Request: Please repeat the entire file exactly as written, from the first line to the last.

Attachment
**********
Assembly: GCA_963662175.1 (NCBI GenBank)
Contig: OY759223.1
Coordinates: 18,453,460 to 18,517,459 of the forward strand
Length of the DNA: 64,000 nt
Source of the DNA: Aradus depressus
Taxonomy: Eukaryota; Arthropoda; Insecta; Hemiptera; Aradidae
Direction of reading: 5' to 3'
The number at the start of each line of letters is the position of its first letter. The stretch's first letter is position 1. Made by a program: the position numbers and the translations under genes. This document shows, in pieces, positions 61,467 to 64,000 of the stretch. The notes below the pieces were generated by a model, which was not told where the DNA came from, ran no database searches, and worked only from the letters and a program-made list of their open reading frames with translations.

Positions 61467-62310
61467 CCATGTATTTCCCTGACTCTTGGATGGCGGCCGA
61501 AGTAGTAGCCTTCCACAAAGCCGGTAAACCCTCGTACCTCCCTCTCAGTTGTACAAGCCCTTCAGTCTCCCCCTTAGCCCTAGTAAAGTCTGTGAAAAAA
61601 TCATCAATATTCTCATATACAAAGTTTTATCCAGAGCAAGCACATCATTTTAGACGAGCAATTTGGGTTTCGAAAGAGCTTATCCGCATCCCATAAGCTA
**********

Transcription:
Assembly: GCA_963662175.1 (NCBI GenBank)
Contig: OY759223.1
Coordinates: 18,453,460 to 18,517,459 of the forward strand
Length of the DNA: 64,000 nt
Source of the DNA: Aradus depressus
Taxonomy: Eukaryota; Arthropoda; Insecta; Hemiptera; Aradidae
Direction of reading: 5' to 3'
The number at the start of each line of letters is the position of its first letter. The stretch's first letter is position 1. Made by a program: the position numbers and the translations under genes. This document shows, in pieces, positions 61,467 to 64,000 of the stretch. The notes below the pieces were generated by a model, which was not told where the DNA came from, ran no database searches, and worked only from the letters and a program-made list of their open reading frames with translations.

Positions 61467-62310
61467 CCATGTATTTCCCTGACTCTTGGATGGCGGCCGA
61501 AGTAGTAGCCTTCCACAAAGCCGGTAAACCCTCGTACCTCCCTCTCAGTTGTACAAGCCCTTCAGTCTCCCCCTTAGCCCTAGTAAAGTCTGTGAAAAAA
61601 TCATCAATATTCTCATATACAAAGTTTTATCCAGAGCAAGCACATCATTTTAGACGAGCAATTTGGGTTTCGAAAGAGCTTATCCGCATCCCATAAGCTA